"Jarrod is a story of great perseverance and courage in the face of adversity," PGA Tour commissioner Tim Finchem said. "To battle and overcome leukemia twice is a statement unto itself as to his character. But he has also made a significant impression on all of us with his determination to reclaim his career as a professional golfer."

The Courage Award includes a $25,000 donation to a charity chosen by the winner. Lyle has selected "Challenge -- Supporting Kids with Cancer," an Australian organization that delivers daily support to children and families living with cancer.


TIGER ON KOBE: Tiger Woods has deep appreciation for Kobe Bryant, the Los Angeles Lakers star who is retiring after this season. And when it comes to injuries and a tough conclusion to a Hall of Fame career, Woods can relate.

"He was a flyer," Woods said Tuesday. "You only have so many jumps in the body, and only so many landings. The last three years he's gone through some pretty tough injuries. But other than that, I mean, this guy was as durable as durable gets."

Woods said 20 years in the NBA must feel like more than 20 years compared with other sports (such as golf).

"You add up all those games, it takes a toll on the body and eventually it just doesn't heal anymore," Woods said. "And that sport is so fast, so athletic and so quick, it's just tough. It's been tough to watch him go through the season he's had and understandably so. He's been there for 20 years."


KHANG TURNS PRO: Megan Khang has decided to skip college and turn pro. Her first job is to get an LPGA Tour card.

The 17-year-old from Massachusetts finished in the top three at the first two stages of Q-school. She was driving to an event last week in Florida with her father when she made a "spur of the moment" decision to turn pro.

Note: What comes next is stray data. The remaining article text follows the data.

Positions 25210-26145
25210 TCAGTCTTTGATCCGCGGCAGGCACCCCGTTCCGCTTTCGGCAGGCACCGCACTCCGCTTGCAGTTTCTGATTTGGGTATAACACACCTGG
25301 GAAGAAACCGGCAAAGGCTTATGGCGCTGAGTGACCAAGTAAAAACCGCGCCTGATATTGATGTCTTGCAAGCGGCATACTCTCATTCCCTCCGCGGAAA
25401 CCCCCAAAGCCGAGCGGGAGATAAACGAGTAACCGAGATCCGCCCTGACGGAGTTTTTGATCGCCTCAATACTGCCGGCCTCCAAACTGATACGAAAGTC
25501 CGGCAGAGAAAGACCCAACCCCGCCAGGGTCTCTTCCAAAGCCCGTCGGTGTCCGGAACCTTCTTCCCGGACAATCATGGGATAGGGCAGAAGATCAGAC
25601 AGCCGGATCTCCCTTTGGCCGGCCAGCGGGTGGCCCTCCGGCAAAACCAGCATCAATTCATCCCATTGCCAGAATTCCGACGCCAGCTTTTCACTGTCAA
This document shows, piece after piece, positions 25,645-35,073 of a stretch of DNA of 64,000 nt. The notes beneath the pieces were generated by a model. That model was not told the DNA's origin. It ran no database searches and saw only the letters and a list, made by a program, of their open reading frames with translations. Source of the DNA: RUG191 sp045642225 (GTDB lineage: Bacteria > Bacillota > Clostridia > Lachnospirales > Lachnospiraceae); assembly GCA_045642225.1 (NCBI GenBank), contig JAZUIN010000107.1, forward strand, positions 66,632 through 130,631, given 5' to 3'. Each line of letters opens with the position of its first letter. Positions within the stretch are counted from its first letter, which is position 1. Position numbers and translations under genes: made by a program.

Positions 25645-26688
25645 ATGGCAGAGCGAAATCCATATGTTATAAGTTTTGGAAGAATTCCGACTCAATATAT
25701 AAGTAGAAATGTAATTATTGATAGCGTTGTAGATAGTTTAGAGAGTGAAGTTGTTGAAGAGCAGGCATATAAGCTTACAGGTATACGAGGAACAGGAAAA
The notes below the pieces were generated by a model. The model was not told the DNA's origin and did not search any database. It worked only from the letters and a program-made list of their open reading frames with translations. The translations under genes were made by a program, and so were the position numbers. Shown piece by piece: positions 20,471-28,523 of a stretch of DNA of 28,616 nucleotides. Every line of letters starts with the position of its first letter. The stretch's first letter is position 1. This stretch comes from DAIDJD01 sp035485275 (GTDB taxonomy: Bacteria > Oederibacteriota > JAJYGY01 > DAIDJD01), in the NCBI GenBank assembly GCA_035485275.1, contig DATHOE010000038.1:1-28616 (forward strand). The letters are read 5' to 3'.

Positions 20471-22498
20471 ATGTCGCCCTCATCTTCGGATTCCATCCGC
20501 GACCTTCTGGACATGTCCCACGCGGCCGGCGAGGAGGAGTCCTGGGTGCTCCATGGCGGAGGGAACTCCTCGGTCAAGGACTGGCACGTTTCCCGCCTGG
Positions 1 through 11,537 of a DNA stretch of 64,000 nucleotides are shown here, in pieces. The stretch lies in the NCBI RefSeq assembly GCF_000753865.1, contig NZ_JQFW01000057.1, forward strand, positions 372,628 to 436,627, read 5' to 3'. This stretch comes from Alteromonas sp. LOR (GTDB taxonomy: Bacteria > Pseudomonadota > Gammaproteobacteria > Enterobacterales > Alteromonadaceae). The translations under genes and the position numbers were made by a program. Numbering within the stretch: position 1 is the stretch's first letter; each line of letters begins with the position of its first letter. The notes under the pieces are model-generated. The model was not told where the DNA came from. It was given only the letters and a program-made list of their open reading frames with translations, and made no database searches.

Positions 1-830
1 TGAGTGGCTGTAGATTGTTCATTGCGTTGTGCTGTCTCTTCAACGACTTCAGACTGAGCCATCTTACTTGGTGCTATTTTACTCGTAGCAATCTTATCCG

"Making the decision helps me because I no longer have to decide if I'm going to stay an amateur," Khang said. "It is good to know beforehand."

Final stage starts Wednesday at LPGA International at the tour's headquarters. The top 20 from a 157-player field get full cards for the 2016 season.

Khang already has qualified three times for the U.S. Women's Open and tied for 35th this year to be low amateur. She is No. 8 in the women's amateur rankings, won the Connecticut State Open for the third time and went 3-0 in the Junior Solheim Cup.

"The LPGA is where the best players in the world play and I want to be there," Khang said. "But I need to get past this tournament first to play on the big time."


DIVOTS: Jason Day will have had a three-month break when he shows up at the Hyundai Tournament of Champions at Kapalua. He withdrew from the Hero World Challenge this week, and on Tuesday he withdrew from the Franklin Templeton Shootout. Day and Cameron Tringale were defending champions. Day has been replaced by Chris Kirk. The PGA champion said he wanted to spend time with his newborn daughter, Lucy. ... Seven players in the final stage of LPGA Tour qualifying currently are in the top 60 in the Olympic rankings and would be eligible to compete in Rio -- Nicole Broch Larsen (Denmark), Stephanie Meadow (Ireland), Dewi Claire Schreefel (Netherlands), Giulia Sergas (Italy), Laetitia Beck (Israel), Paz Echeverria (Chile) and Lisa McCloskey (Colombia).


STAT OF THE WEEK: Matt Jones has a tough act to follow. The last two winners of the Australian Open, Jordan Spieth and Rory McIlroy, won two majors the following year.


FINAL WORD: "I have a lot less hair." -- Tiger Woods of if he seems like a different person after 20 years on the PGA Tour.

Updated : 2021-09-21 11:34 GMT+08:00